The Motor Ombudsman is celebrating five years of its online Knowledge Base. The popular motoring resource, which is accessible on every page of the Ombudsman’s website (TheMotorOmbudsman.org), was launched in January 2019 to help consumers find answers to frequently- asked questions, and information in relation to buying and owning a car, prior to raising a dispute with The Motor Ombudsman’s free-of-charge dispute resolution service.
Cementing its place as a valuable and authoritative point of reference for consumers during the past half- decade, the Knowledge Base has grown to 11 different categories addressing key stages of the vehicle purchase and ownership journey. Hosting a comprehensive library of over 200 bite-sized and easy-to- digest Q&A-style articles, they have received over 1.8 million views, equating to in excess of 1,000 every day since the tool was unveiled.
In line with The Motor Ombudsman’s four Codes of Practice, the Knowledge Base explores issues that could arise when buying a new or used car, with specific categories on warranties, electric vehicles, and distance sales, where the latter includes an overview of the legislation that governs this type of transaction when a consumer does not visit a retailer’s premises at any point when buying a car.
In addition, a dedicated area of the Knowledge Base looks at the implications of paying a deposit during the purchase of a vehicle, whilst a specific set of car ownership Q&As touches on matters, such as what to do in the event of receiving a safety recall notification, and bodywork corrosion occurring. In fact, some of the most read subjects to have emerged in the past five years relate to if a consumer is able to return a car within two weeks of buying it, accumulating over 182,000 reads, with an article about the Consumer Rights Act 2015 and how it oversees vehicle purchases, consulted over 107,000 times since 2019.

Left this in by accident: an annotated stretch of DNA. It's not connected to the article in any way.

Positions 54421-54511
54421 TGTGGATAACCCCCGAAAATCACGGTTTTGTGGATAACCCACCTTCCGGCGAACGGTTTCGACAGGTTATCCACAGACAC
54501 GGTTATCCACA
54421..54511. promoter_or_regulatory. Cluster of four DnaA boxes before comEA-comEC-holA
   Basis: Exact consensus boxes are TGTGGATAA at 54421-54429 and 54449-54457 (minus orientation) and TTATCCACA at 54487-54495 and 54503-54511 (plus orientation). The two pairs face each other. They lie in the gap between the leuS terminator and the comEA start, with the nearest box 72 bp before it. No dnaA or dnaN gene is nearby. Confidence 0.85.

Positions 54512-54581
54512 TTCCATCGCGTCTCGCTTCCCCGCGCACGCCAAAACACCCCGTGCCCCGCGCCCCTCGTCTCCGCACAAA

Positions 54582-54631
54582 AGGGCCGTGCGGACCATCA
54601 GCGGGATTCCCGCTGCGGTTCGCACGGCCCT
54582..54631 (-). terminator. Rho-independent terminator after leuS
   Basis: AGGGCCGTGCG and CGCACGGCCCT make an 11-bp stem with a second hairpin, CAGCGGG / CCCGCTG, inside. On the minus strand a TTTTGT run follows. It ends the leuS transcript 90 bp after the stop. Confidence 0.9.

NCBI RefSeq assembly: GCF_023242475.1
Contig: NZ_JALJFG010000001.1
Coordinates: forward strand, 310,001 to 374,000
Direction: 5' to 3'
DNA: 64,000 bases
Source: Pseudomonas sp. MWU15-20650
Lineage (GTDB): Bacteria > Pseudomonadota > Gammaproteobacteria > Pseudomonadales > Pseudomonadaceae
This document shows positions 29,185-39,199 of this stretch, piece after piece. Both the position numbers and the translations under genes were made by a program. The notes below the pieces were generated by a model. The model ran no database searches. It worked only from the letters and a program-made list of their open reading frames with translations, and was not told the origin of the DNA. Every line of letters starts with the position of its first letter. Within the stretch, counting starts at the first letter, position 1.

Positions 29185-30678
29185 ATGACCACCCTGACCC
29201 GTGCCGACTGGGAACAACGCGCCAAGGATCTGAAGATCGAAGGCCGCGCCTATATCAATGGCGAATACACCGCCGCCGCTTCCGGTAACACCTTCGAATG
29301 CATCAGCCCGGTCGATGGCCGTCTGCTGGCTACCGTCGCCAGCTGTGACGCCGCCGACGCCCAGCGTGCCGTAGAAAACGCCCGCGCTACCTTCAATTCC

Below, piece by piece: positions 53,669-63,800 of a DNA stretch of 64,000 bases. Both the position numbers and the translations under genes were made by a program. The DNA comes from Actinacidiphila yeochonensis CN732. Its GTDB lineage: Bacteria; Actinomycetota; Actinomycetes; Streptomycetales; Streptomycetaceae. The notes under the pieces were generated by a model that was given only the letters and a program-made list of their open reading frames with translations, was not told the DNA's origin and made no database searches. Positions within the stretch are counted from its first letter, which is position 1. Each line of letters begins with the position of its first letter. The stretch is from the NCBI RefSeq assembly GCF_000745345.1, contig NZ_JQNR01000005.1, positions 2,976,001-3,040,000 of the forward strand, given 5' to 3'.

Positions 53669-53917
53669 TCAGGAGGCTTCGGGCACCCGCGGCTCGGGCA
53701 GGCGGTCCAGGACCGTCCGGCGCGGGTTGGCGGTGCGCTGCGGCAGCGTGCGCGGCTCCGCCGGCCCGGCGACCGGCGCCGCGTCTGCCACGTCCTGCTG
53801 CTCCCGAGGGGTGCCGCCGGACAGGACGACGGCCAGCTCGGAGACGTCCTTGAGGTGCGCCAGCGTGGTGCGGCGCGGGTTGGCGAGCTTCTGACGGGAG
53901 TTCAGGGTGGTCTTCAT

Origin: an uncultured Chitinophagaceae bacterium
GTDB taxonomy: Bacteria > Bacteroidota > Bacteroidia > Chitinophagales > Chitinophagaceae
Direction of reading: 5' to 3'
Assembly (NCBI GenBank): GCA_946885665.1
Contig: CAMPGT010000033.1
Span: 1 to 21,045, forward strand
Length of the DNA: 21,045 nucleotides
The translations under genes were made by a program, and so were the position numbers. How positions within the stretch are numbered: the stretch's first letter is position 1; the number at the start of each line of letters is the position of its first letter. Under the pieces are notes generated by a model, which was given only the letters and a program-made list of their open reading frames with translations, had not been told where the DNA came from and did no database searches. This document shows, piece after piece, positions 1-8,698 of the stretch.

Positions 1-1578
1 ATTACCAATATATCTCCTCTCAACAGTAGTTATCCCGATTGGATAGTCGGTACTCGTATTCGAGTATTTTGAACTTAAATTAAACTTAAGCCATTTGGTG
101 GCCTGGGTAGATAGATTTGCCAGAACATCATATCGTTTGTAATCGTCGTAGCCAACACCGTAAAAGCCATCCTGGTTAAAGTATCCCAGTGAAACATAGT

Similarly, the service and repair area explores queries around routine and ad hoc maintenance of a vehicle, and actions a consumer can take if the quality of work falls below the required standard, or if a garage is unable to diagnose an intermittent fault. Retaining parts removed from a vehicle during maintenance, whether courtesy cars need to be made available by a business, and the importance of having a car serviced according to the vehicle manufacturer’s recommended servicing schedule, are also discussed.
In the event that a complaint arises with a business, whether this is a garage, warranty provider, or vehicle manufacturer, the Knowledge Base enables readers to explore the fundamentals of dispute resolution, which is complemented by a standalone section on mediation – outlining what it is, how it works, and some of the primary benefits of this confidential complaint resolution mechanism. Furthermore, a separate category gives readers the opportunity to delve deeper into the key roles of The Motor Ombudsman, and how the body remains fully independent and impartial in its work.
As part of an ongoing programme of content updates, existing articles across the Knowledge are regularly reviewed by The Motor Ombudsman, whilst new ones are also published in line with some of the most common queries raised by consumers when bringing their motoring-related disputes to its service.
Bill Fennell, Chief Ombudsman and Managing Director of The Motor Ombudsman, said: “Since its inception five years ago, the Knowledge Base has been a cornerstone of our service that we provide to motorists. Its success and overriding popularity has been driven primarily by having a wealth of relevant and readily-available information at the click of a button that best responds to the needs of those consumers coming to us for assistance. We will be continuing to evolve the resource based on the direction and key developments in the automotive sector, so that it continues to address some of the most talked about subjects.”
To view The Motor Ombudsman’s online Knowledge Base, visit www.TheMotorOmbudsman.org/knowledge-base.
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